Cars News and Reviews What the NASCAR-winning Hudson Hornet and my VW Golf have in common.- CARS NEWS AND REVIEWS

Posted by Carmella Ross on Sunday

I didn't know who or what the Hudson Hornet was, until I saw the movie Cars, where the gruff Doc Hudson plays mentor to the eager young racer Lightning McQueen. Lightning discovers that the sedate old Doc, now the village doctor, once had an illustrious career as the multiple winner of the coveted Piston Cup.

The car on which the character of Doc Hudson was modeled was even more illustrious than its screen persona. It was a powerhouse. It was a multiple winner of the NASCAR races, and I mean mega-multiple: The Hudson Hornet won 27 of the 34 NASCAR Grand National races in 1952, plus 22 wins in 37 races in 1953, and 17 of the 37 races in 1954. A serious track record.



Photo Greg Gjerdingen

Look at it: more than half the length of this car was dedicated to the engine compartment. Its engine was a six-cylinder in-line titan with a total volume of 308 cubic inches, which is also known as 5.0 Liters, the largest 6-cylinder engine in its time. This thing was an icon of power and speed. Vroom!

Its giant engine generated power of 145HP and a torque of 257 lb-ft, and roared the Hornet on, at speeds up to 85 mph. It could be coaxed to 112 mph when tinkered up for stock car racing. No-one would dare ask the fuel efficiency of a car of such prowess, but it did around 10 mpg.



Enter my car.

I'm sorry to disappoint you, it's not the pretty blue Porsche of the Cars movie (I couldn't move two cellos around in that, could I?). It's a 2012 Volkswagen Golf with a turbodiesel engine. And no, the ride is not as cushy as that in a Hornet, which was a luxury car. I mean, an electric clock was standard.



Photo M93

For one, my car is quite a bit smaller than the Hudson Hornet - in all three directions. But it is brave anyway. Its predecessor, a 2001 Golf, cheerfully carried two parents, a toddler and a baby in their car seats, plus one grandparent (it was the era before cellos). With the back seat down, it can carry a few hay bales, and once, memorably, two bales of rare 20-inch fiberglass wall insulation.

Our current Golf will carry two adults, two older children, and two cellos. If that isn't brave I don't know what is.

It has a snub nose: Its 2.0L engine doesn't need a lot of space. But - and there's progress for you - it puts out just about the same power: 140 HP compared to the Hornet's 145 HP. And it has nearly the same torque as the Hornet, 236 lbs-ft.

So there you have it: under its diminuitive hood, my Golf harbours the same power as the NASCAR super-winning Hudson Hornet.

But because it's lighter, my Golf will accelerate faster: 0-100 kph in 8.6 seconds, compared to the Hornet's 13.9 seconds. In a race, my Golf will be quicker off the start line, and once going, can get up to 134mph. After all, it was built for the German Autobahn. I don't know that a Golf has ever participated in a NASCAR race. I do know that, if pressed, it could leave the Hornet in the dust.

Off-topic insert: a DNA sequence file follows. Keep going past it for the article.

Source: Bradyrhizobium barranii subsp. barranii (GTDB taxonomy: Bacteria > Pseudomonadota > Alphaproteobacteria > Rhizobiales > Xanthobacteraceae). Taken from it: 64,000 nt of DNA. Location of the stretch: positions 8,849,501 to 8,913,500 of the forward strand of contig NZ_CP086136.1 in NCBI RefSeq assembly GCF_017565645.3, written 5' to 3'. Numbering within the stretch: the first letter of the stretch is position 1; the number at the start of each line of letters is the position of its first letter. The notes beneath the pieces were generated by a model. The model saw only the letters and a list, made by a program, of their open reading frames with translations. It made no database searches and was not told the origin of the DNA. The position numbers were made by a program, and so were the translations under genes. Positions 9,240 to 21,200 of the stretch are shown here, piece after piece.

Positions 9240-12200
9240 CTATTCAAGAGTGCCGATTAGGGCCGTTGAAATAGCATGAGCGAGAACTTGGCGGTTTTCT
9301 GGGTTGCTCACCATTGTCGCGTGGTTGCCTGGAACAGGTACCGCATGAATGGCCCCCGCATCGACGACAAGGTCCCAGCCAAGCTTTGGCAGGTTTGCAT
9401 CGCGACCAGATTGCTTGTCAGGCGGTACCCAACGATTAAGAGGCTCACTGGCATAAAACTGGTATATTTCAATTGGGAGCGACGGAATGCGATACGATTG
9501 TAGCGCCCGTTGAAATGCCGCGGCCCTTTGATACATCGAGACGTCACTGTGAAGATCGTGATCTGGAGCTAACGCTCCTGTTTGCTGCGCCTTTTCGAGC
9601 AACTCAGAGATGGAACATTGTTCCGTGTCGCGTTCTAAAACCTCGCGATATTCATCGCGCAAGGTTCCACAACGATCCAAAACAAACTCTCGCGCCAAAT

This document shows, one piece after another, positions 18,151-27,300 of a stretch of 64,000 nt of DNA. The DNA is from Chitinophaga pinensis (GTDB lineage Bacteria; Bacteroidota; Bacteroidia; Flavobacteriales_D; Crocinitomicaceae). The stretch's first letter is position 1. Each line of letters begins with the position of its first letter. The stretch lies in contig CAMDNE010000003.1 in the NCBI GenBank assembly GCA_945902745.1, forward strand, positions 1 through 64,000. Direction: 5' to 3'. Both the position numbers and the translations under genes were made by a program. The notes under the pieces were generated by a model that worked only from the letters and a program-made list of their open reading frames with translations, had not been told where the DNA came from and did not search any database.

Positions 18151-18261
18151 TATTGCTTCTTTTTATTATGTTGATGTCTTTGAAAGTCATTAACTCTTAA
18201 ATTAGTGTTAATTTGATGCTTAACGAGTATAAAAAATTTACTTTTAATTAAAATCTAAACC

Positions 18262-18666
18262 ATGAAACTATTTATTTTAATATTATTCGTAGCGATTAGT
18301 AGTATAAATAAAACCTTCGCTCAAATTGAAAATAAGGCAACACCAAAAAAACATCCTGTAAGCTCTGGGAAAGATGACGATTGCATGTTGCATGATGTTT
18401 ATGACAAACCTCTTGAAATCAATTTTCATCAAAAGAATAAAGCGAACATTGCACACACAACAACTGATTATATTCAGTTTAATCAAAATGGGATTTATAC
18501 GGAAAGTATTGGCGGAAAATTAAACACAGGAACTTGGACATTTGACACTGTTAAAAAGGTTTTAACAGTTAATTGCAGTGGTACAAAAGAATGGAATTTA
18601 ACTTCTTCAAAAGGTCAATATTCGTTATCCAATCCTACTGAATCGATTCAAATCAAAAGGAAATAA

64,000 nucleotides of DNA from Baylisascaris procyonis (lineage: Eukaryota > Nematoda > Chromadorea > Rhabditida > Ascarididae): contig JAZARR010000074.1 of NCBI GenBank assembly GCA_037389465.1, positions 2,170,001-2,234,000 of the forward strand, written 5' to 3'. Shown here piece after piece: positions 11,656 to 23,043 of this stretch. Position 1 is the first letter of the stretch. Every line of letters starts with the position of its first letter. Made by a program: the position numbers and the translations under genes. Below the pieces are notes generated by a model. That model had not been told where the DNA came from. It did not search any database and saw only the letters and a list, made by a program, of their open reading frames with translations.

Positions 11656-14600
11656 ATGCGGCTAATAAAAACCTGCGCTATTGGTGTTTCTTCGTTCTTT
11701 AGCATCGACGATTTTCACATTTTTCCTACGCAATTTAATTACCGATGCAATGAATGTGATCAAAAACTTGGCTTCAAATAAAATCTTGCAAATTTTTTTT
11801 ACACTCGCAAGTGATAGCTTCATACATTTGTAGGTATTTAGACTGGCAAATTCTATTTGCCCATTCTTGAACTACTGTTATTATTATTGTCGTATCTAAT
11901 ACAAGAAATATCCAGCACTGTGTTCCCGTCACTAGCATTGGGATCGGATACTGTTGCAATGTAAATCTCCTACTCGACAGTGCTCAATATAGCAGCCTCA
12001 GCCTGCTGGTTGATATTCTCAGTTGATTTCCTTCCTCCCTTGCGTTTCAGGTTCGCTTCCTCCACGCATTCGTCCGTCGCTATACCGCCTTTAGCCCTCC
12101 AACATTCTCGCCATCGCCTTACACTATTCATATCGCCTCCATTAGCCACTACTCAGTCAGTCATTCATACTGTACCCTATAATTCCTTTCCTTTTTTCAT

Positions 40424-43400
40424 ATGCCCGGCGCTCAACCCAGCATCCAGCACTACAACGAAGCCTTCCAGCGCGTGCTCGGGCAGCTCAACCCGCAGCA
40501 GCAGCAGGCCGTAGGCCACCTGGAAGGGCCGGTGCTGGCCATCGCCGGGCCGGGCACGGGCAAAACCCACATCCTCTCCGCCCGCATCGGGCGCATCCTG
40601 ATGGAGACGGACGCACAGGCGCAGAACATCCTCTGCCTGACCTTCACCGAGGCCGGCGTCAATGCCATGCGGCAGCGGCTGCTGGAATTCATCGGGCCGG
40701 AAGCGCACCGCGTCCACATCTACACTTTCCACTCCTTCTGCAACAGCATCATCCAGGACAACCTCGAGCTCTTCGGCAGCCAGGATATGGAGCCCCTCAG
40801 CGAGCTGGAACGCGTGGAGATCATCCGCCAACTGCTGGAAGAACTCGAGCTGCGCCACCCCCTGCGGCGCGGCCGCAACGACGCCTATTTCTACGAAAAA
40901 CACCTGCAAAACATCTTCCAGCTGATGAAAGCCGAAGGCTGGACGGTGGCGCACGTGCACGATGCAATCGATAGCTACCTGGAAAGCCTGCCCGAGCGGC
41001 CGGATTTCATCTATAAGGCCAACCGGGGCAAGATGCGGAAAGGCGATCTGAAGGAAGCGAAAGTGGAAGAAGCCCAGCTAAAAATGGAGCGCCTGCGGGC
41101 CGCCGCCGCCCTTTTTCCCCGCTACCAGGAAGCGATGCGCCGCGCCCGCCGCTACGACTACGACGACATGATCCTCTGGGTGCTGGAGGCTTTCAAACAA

Heroic

Hudson Hornet
Brave

VW Golf
Engine Volume 5.0 L 2.0 L
Cylinders 6 4
Power 145 HP 140 HP
Torque 257 lbs-ft 236 lbs-ft
Maximum Speed 85 mph 134 mph
Fuel Efficiency ~ 10 mpg 38 mpg

 

All this is not to brag what my car could do at NASCAR, but rather to show that it has way too much under the hood. Anyway, what would a cello-toting mom do with a NASCAR-ready car? The full-sized cello is rented: I need to return that in one piece. The 3/4 cello is now mine, so if anything I'm even more careful with that.

My car licks the Hudson Hornet in another way: its fuel efficiency is nearly four times higher than the Hornet's. This is all due to the progress on the technology of internal combustion engines. But that progress has not ended. Europeans are moving to smaller and smarter engines and getting better fuel efficiency than Americans, who have been staying with large engines for decades.

One version of my Golf, which you and I can't buy here, is the 1.6L TDI with BlueMotion efficiency enhancing technology. It has a 1.6L turbodiesel engine, 20% smaller than the 2.0L in my car. But that smaller engine (105HP) still allows acceleration 0-100kph in 10.7 seconds, and still takes the car to 119 mph which is rather more than the speed limit on most US highways. Even that wimpier version of the Golf would still beat the Hudson Hornet.

On the other hand, the fuel efficiency of the 1.6L TDI is around 49mpg, and its German price tag is € 2,575 ($ 3,550) lower than that for the 2.0L TDI. There is no question in my mind: I'd rather drive this 1.6L TDI than my current 2.0L TDI. Its smaller carbon footprint is better for the planet, and its smaller price tag and higher efficiency is better for my budget.

I don't need a car that could be in a NASCAR race. And neither do you, despite car manufacturers' earnest attempts to make you think you do. So next time you need to buy a car, why not ask how much horsepower you really need?

See my post on horsepower to do the estimate. Spoiler: to drive a car the size of a Toyota Camry on the US Insterstate highway system at 65mph, you need about 76 HP. Go ahead, check my math.

 

 

Shared at Small Footprint Fridays

 

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